A Walk in the Woods

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The snow was deeper than it looked, cresting the tops of his thin shoes, soaking his socks until his toes were numb except for the occasional needle pricks of cold. His hands were warm enough, deep in the pocket, wrapped loosely around the coil of rope.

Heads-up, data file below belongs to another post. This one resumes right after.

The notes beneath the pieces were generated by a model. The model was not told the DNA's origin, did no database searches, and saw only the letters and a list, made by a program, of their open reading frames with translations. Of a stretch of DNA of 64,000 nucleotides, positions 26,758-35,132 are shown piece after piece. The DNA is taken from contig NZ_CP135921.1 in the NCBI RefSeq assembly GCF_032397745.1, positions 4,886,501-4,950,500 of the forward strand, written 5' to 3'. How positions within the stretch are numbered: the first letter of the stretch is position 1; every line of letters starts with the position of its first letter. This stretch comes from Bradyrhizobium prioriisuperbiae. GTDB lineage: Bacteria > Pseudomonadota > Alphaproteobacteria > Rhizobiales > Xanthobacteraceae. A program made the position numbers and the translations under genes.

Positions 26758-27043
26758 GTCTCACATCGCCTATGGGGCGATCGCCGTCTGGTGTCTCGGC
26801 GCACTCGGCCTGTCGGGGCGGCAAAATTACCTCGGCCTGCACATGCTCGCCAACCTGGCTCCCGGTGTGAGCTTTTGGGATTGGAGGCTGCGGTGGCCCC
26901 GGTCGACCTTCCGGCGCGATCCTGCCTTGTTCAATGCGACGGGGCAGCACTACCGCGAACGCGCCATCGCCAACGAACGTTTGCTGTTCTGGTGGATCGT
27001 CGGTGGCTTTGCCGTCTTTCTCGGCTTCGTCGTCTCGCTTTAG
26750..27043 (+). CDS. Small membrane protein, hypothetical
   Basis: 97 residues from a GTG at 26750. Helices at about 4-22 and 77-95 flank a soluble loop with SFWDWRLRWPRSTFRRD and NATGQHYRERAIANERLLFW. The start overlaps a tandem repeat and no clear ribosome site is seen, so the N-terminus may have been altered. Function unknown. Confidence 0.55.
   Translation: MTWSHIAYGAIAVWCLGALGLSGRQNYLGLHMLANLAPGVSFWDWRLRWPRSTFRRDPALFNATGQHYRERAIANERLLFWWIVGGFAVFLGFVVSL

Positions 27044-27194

With irritation he saw that, on this of all mornings, the Round House was open. People cradled steaming cups as they joked and laughed with one another.

He had forgotten how bare trees were in winter, how far you could see through them, especially something hanging from a branch.

He would go further, then.